Extra bonus for freelance writers: Many companies hire writers in part because they're having trouble being concise, so if you show you can do that on your website it's a major selling point.

6. Interesting 'About' Page

Many freelancers don't create an About page -- but it's important. It's typically the most-visited subpage on any site.

Why is that? Because prospects want to know who you are.

The Internet is an impersonal place and there are a lot of scams out there, so visitors want to check you out and see if you appear legit.

The Internet is an impersonal place and there are a lot of scams out there, so visitors want to check you out and see if you appear legit. They'd also like to see a little personality to see if they'd enjoy working with you.

While your Home page should be all about clients and what you can do for them, your About page is where we learn why you do what you do. Don't go back to when you first held a crayon or wrote a poem at age 5 -- that's a story to tell to your friends at cocktail parties. Clients, sorry to say, don't care about your whole life story.

Write this so clients can see how your life experiences will benefit them. This is the place to talk about your passion for your craft, how you came to it, and give us a small peek at what else goes on in your life besides freelancing.

7. Picture of You

Somewhere on your site -- ideally right on the Home page but if not on your About page -- you need a picture of you. This reassures prospects that you are a real person.

Try to get a professional (but not stiff) shot taken. That fuzzy iPhone shot of you on the beach in Cancun in a bikini holding up your dog -- or a drink -- isn't what you want here. Take a look at this travel writer's site for a great example of how to visually express what you do and who you are through your personal shots.

8. Talk in the First Person

There are a couple of 'voice' problems that are common in the copy on freelancer websites:

  • Third person. As in, "Joe Smith has been a freelance writer since 2004. He specializes in..." and so on. What's wrong with this? It comes off pretentious and a little goofy online. We all know you wrote it. And by using the third person, you miss your chance to make a personal connection and make clients feel you are talking one-on-one with them.
  • Posing as an agency. As in, "At Joe's Communications & Design, we specialize in delivering beautiful websites." If in fact you have a staff, this is fine. But pretending you're an agency rather than a solopreneur only sets you up for an awkward conversation with prospects who might ask, "When can I meet with your team?"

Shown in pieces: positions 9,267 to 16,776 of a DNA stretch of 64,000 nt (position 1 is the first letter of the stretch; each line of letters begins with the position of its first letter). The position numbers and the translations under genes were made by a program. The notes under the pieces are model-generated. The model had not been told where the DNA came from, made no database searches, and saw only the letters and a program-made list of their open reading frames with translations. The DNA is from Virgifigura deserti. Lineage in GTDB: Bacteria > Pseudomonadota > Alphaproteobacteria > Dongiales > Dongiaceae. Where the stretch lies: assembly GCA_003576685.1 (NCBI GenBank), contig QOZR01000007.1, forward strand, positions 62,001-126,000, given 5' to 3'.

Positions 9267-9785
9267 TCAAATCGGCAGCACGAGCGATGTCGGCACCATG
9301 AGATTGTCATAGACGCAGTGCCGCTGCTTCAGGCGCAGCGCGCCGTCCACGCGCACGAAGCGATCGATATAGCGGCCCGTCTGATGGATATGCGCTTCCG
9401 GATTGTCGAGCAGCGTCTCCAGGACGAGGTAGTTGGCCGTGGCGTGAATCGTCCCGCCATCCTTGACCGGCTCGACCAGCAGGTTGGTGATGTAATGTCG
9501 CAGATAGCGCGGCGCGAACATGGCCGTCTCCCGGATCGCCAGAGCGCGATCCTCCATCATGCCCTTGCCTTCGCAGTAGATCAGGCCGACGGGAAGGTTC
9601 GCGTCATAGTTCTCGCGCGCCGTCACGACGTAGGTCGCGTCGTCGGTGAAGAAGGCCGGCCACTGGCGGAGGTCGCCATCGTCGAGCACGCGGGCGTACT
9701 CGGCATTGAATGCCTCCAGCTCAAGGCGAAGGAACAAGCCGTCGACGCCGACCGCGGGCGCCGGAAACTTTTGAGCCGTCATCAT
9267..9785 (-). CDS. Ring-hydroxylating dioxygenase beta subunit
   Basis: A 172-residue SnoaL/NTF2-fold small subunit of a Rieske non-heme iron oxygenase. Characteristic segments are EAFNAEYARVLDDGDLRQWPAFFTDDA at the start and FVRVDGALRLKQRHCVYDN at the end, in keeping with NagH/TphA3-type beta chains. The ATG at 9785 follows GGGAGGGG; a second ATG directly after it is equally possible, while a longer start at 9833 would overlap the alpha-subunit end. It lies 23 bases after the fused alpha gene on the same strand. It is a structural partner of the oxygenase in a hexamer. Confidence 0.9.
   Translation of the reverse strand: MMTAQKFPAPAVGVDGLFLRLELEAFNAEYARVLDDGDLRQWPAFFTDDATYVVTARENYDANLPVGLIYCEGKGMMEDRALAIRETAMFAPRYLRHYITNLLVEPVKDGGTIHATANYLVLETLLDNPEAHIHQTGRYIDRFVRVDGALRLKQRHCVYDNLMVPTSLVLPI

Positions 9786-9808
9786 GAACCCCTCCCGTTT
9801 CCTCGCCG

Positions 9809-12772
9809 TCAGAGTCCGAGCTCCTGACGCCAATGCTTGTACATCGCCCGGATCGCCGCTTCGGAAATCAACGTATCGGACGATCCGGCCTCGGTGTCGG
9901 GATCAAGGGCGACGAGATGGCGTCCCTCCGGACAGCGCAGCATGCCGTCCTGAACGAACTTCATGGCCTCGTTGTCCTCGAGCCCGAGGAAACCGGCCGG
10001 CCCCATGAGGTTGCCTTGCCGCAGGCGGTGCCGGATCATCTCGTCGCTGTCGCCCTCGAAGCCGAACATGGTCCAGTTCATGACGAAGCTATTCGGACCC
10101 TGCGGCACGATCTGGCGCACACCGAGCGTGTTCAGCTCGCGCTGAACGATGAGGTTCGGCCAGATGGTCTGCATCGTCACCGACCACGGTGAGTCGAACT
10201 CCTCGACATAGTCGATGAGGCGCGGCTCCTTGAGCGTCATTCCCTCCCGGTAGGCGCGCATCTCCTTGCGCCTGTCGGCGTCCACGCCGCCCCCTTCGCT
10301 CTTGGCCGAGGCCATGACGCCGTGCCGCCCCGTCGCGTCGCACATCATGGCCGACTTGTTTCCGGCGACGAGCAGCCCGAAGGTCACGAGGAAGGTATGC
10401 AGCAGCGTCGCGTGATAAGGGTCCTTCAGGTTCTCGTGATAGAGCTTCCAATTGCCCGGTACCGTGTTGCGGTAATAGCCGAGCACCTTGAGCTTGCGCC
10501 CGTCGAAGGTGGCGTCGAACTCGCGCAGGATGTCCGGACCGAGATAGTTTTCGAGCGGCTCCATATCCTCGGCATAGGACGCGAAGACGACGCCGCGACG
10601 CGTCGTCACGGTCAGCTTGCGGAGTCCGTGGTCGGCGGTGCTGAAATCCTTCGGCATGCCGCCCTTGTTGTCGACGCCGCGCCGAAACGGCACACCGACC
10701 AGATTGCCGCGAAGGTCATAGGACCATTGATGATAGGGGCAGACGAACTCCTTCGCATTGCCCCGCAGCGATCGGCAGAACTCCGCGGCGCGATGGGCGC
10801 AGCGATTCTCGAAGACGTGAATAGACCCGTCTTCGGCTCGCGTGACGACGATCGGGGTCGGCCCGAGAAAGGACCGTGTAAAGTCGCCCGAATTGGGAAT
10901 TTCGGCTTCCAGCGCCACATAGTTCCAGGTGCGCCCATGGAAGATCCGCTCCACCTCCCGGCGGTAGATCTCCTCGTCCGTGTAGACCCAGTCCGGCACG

For best results, use first person and speak directly to your prospect. Remember that one of the most powerful words in sales copy is "you."

9. Easily Viewable Portfolio

This is the main reason prospects come to your website -- to be able to see or read some of your work. Yet, a surprising number of freelancers have no samples at all on their site. Many more have only a few samples up.

Know that even if you ghostwrote it, you can post it (unless you signed a non-disclosure). If you did it while at a staff job, it's still a sample of your work. Pro bono work you did also counts -- prospects need never know you did it unpaid.

There are two good ways to show clients your samples:

  • Link to where they live online on other sites; or
  • Serve them on pages of your own site through html coding or a tool such as the Google Document Embedder.

What you don't want are PDFs a prospect has to download to view. Remember that visitors don't know and trust you yet, and are unlikely to be willing to hit 'download' and risk a virus.

To make it easy for visitors, identify each clip by both the market and subject. Prospects shouldn't have to click on each one to learn the topic or client. Consider grouping samples by client or topic for quick scanning.

My philosophy on samples is the more, the better. You never know which sample might be the one that makes a prospect go "Aha! This is the freelancer I want." So post lots of samples and improve your odds.

10. Get Testimonials

Raves from your clients are the secret sauce that gets clients to pick up the phone. Make a habit of asking clients for a testimonial when you finish a project, so that you have as many as possible.

In this age of LinkedIn recommendations, it's never been easier to request a testimonial. I know freelancers who actually write the testimonial for the client and just ask them to sign off on it. That's a great way to get it done quickly when you know clients are busy.

Don't leave LinkedIn recommendations on that platform, either. Copy them to your own site. Sprinkle testimonials on all your pages, put them in your sidebar, or give them a subpage of their own -- but get them.

For extra impact, see if you can get small head shots of your clients to put with their testimonials. That allows prospects to better envision themselves becoming another one of your satisfied clients.

Free website reviews: If you'd like some feedback on how to improve your freelancer website, leave your URL in the comments. I'll give everyone who comments on this post's publication date at least one tip to improve your site.

Photo credit: Some rights reserved by raywoo.